LDWF Enforcement Division Recognized For Re-Accreditation Through NASBLA BOAT Program

Release Date: 07/10/2018

The Louisiana Department of Wildlife and Fisheries (LDWF) Enforcement Division is being recognized for its achievement of re-accreditation with the National Association of State Boating Law Administrators’ (NASBLA) Boat Operations and Training (BOAT) Program.  LDWF was the first law enforcement agency to receive this national accreditation in 2011. Since then the agency has been an exemplary role model for other agencies pursuing accreditation.

“The Louisiana Department of Wildlife and Fisheries truly shares our mission for ensuring excellence in the training of our nation’s maritime first responders and readying them in the best way possible to ensure safety on our waterways,” says Dave Considine, NASBLA BOAT Program Director.  “We are excited to see that our first accredited agency continues to hold the bar high for other agencies to follow.”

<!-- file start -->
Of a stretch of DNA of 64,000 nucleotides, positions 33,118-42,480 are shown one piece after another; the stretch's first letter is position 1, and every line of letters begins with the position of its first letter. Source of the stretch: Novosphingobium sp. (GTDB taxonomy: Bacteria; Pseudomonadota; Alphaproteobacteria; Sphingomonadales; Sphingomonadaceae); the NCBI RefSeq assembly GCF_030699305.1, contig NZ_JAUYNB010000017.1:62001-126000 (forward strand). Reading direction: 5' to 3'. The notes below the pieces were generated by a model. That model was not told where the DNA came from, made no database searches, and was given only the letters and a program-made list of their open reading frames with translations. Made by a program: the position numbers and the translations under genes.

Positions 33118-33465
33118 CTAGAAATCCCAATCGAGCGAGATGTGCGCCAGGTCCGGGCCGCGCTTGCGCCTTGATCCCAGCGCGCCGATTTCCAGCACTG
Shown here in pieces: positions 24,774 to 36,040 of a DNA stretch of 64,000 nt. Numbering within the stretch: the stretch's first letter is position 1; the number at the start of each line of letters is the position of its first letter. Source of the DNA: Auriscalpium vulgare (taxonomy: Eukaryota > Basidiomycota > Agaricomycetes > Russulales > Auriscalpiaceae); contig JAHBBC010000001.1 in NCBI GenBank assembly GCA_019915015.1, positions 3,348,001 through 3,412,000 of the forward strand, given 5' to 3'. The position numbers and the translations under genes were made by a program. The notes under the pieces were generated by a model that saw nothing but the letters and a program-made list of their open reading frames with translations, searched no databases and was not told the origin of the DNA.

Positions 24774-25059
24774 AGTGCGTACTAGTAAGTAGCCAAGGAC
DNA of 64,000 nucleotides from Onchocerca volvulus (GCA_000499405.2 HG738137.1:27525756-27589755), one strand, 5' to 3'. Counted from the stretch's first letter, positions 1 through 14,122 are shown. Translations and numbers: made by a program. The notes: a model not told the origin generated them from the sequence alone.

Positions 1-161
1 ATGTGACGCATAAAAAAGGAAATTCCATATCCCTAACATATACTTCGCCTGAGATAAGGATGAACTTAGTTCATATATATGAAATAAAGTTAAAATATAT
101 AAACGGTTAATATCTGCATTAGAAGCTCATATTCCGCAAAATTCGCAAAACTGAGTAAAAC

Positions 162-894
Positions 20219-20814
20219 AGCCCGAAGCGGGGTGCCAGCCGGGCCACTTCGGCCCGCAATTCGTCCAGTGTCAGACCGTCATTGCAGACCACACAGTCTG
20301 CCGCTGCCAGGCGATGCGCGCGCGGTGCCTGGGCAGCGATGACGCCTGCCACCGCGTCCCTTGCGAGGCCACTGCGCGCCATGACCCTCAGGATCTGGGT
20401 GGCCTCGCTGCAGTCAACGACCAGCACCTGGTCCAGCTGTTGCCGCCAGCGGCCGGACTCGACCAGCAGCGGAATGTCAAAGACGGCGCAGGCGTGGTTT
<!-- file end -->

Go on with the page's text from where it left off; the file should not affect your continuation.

LDWF’s instructor cadre has played an integral role, not only in the training of Louisiana’s maritime operators, but also as instructors for NASBLA’s direct delivery courses throughout the nation.  At the end of 2017, LDWF’s Enforcement Division had trained all of their agents in Boat Operations Search and Rescue (BOSAR), Boat Accident Investigations, and the Seated Battery of Field Sobriety Tests.

“We need all of our agents to be well-trained in all aspects of safe boating and search and rescue operations as those are two of our main missions,” said Col. Sammy Martin, head of the LDWF Enforcement Division.  “We are proud of this re-accreditation as it shows our dedication to effective safe boating patrols and search and rescue operations in Louisiana.”

An additional 68 agents were trained in Boat Crew Member (BCM), 53 in Officer Water Survival, and 34 in the Tactical Operator Course discipline. LDWF has also trained an additional 73 officers in BCM and 8 officers in BOSAR from other marine law enforcement agencies throughout the state.